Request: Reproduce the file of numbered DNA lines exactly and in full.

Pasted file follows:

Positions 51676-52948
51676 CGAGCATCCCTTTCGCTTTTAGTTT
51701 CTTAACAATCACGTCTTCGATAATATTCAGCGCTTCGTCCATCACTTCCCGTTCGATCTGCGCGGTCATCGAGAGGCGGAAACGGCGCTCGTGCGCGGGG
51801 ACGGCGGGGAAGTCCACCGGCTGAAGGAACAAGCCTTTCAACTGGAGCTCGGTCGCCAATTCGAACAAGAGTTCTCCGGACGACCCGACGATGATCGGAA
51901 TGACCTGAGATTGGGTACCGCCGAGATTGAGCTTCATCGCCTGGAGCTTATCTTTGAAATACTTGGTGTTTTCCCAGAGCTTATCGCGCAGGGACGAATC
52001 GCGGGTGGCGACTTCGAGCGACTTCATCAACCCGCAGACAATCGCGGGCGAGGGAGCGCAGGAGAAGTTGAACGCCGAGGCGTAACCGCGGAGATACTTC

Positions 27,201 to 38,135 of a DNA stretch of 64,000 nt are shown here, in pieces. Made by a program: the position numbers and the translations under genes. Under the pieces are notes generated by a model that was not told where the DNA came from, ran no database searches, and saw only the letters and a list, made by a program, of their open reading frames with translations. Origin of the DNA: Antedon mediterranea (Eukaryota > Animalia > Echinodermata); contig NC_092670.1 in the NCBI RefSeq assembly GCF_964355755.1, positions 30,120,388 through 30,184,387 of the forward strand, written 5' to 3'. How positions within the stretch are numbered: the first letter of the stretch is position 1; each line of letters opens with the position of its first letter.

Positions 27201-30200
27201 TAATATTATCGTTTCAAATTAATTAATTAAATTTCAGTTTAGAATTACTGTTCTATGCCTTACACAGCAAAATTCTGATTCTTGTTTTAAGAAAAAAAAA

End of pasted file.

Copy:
Positions 51676-52948
51676 CGAGCATCCCTTTCGCTTTTAGTTT
51701 CTTAACAATCACGTCTTCGATAATATTCAGCGCTTCGTCCATCACTTCCCGTTCGATCTGCGCGGTCATCGAGAGGCGGAAACGGCGCTCGTGCGCGGGG
51801 ACGGCGGGGAAGTCCACCGGCTGAAGGAACAAGCCTTTCAACTGGAGCTCGGTCGCCAATTCGAACAAGAGTTCTCCGGACGACCCGACGATGATCGGAA
51901 TGACCTGAGATTGGGTACCGCCGAGATTGAGCTTCATCGCCTGGAGCTTATCTTTGAAATACTTGGTGTTTTCCCAGAGCTTATCGCGCAGGGACGAATC
52001 GCGGGTGGCGACTTCGAGCGACTTCATCAACCCGCAGACAATCGCGGGCGAGGGAGCGCAGGAGAAGTTGAACGCCGAGGCGTAACCGCGGAGATACTTC

Positions 27,201 to 38,135 of a DNA stretch of 64,000 nt are shown here, in pieces. Made by a program: the position numbers and the translations under genes. Under the pieces are notes generated by a model that was not told where the DNA came from, ran no database searches, and saw only the letters and a list, made by a program, of their open reading frames with translations. Origin of the DNA: Antedon mediterranea (Eukaryota > Animalia > Echinodermata); contig NC_092670.1 in the NCBI RefSeq assembly GCF_964355755.1, positions 30,120,388 through 30,184,387 of the forward strand, written 5' to 3'. How positions within the stretch are numbered: the first letter of the stretch is position 1; each line of letters opens with the position of its first letter.

Positions 27201-30200
27201 TAATATTATCGTTTCAAATTAATTAATTAAATTTCAGTTTAGAATTACTGTTCTATGCCTTACACAGCAAAATTCTGATTCTTGTTTTAAGAAAAAAAAA